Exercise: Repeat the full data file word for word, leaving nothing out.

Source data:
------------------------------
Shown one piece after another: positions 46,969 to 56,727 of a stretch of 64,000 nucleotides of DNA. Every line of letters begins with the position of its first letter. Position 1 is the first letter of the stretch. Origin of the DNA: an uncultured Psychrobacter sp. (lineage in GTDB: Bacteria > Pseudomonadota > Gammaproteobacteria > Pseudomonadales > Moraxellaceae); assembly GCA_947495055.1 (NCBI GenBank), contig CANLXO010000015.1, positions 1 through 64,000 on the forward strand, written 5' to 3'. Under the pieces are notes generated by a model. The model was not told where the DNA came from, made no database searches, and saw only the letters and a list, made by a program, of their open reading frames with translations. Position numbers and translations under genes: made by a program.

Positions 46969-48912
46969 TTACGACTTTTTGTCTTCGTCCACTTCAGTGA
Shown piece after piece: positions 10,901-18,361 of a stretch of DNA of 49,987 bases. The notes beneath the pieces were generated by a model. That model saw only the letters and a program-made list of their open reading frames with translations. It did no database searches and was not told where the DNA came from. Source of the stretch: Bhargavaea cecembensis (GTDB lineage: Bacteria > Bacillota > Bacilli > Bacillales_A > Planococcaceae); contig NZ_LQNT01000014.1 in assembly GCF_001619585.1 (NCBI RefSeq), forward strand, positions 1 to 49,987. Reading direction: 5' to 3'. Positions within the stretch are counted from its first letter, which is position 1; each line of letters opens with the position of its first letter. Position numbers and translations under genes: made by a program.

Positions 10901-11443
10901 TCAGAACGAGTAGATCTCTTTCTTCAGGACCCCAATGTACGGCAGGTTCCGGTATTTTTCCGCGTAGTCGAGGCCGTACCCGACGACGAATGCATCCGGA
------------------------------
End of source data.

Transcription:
Shown one piece after another: positions 46,969 to 56,727 of a stretch of 64,000 nucleotides of DNA. Every line of letters begins with the position of its first letter. Position 1 is the first letter of the stretch. Origin of the DNA: an uncultured Psychrobacter sp. (lineage in GTDB: Bacteria > Pseudomonadota > Gammaproteobacteria > Pseudomonadales > Moraxellaceae); assembly GCA_947495055.1 (NCBI GenBank), contig CANLXO010000015.1, positions 1 through 64,000 on the forward strand, written 5' to 3'. Under the pieces are notes generated by a model. The model was not told where the DNA came from, made no database searches, and saw only the letters and a list, made by a program, of their open reading frames with translations. Position numbers and translations under genes: made by a program.

Positions 46969-48912
46969 TTACGACTTTTTGTCTTCGTCCACTTCAGTGA
Shown piece after piece: positions 10,901-18,361 of a stretch of DNA of 49,987 bases. The notes beneath the pieces were generated by a model. That model saw only the letters and a program-made list of their open reading frames with translations. It did no database searches and was not told where the DNA came from. Source of the stretch: Bhargavaea cecembensis (GTDB lineage: Bacteria > Bacillota > Bacilli > Bacillales_A > Planococcaceae); contig NZ_LQNT01000014.1 in assembly GCF_001619585.1 (NCBI RefSeq), forward strand, positions 1 to 49,987. Reading direction: 5' to 3'. Positions within the stretch are counted from its first letter, which is position 1; each line of letters opens with the position of its first letter. Position numbers and translations under genes: made by a program.

Positions 10901-11443
10901 TCAGAACGAGTAGATCTCTTTCTTCAGGACCCCAATGTACGGCAGGTTCCGGTATTTTTCCGCGTAGTCGAGGCCGTACCCGACGACGAATGCATCCGGA